Man seems to be complying with orders
Residents have complained for seven years about trash on the property.
By KANTELE FRANKO
VINDICATOR STAFF WRITER
CAMPBELL -- City officials are hoping that their most recent efforts to persuade an Oxford Street man to clean up his property might have a more lasting effect than their past efforts.
Since 1999, city officials have filed eight complaints against David Cole of 39 Oxford St.
In the most recent of those warnings, which was issued Friday, Mayor John Dill requested that Cole remove junk cars and other scrap construction materials from his property to comply with the city maintenance code.
According to the code, owners cannot maintain any exterior condition "which deteriorates or debases the appearance of the neighborhood, reduces property values in the neighborhood, creates a fire, safety or health hazard, or which is a public nuisance."
Dill said Monday that Cole had already removed three old cars and other materials from the property and would likely avoid a court appearance by continuing to clean up the yard.
"This has been ongoing for a long period of time," Dill said. "I think the point was made that the city has taken a position that we're not going to tolerate it anymore. Apparently he's got that message."
Cole could not be reached to comment.
Since 1999, the city has charged Cole three other times with violating the maintenance code. One of those cases was dismissed after Cole brought his property up to code, but he was fined in two of the cases for failing to fully comply, Dill said.
Dill also filed three complaints with the Mahoning County Board of Health in 2003, 2004 and 2005, alleging that Cole had trash and scrap wood and metal piled around his property and that there were rats in the yard.
The complaints were spurred by calls from neighbors, Dill said.
Angelo Italiano, an investigator with the county's Solid Waste Program, closed each of those complaints after Cole complied with Italiano's warnings to properly dispose of the materials and bait for any rodents.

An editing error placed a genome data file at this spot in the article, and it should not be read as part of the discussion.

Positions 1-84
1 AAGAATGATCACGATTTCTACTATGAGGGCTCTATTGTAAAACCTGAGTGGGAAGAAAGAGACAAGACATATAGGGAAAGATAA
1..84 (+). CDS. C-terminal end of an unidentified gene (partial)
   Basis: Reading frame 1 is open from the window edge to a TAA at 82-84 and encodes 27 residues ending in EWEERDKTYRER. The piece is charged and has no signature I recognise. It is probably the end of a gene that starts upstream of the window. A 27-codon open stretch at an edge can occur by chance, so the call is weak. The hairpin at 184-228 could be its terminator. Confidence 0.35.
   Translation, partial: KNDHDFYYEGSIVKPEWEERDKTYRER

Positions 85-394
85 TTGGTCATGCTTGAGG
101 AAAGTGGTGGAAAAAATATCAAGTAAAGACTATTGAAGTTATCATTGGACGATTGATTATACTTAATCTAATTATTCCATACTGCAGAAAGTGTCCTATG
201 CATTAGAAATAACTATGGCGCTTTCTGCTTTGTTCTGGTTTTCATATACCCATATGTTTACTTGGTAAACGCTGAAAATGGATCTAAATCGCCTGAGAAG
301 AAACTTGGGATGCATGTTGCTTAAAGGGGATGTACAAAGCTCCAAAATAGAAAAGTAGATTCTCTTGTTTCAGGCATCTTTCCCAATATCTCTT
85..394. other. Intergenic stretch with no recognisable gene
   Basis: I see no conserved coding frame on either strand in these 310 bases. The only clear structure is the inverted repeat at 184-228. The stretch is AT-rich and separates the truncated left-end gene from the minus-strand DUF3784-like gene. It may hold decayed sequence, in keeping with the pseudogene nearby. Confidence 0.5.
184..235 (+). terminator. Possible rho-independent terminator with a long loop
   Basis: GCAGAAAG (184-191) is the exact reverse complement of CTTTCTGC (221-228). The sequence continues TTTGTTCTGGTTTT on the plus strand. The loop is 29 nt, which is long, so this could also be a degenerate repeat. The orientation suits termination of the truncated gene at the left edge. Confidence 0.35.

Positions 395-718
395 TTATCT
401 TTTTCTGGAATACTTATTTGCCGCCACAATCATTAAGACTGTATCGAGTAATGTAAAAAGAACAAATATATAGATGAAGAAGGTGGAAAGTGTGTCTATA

Second Ward councilman Brian Tedesco filed a fourth complaint with the board Aug. 3, again citing trash on Cole's property as a reason for concern. The complaint has not yet been investigated by Italiano.
The Solid Waste Program handled only the potential public health concerns, not complaints that dealt with junk cars and unsightly messes, program director Mary Helen Smith said.
Although the property's appearance might have been aesthetically unappealing, Cole had a right to keep the old cars and materials if he wanted to use them, she said. The board could require only that he store or cover the materials to avoid any public health hazards.
As long as the cars were usable for parts, they were not under the board's jurisdiction, she said.
And though Cole bought tags for the cars to keep them legal, the city had the authority to tow the vehicles because they violated the traffic code, which restricts the placement of "junk motor vehicles" on certain types of property.
Cole is one of hundreds of city residents who have received letters this year making similar requests that they clean up their properties, and most recipients comply.
"But it's a daily fight," Dill said. "It's a problem that every municipality runs into."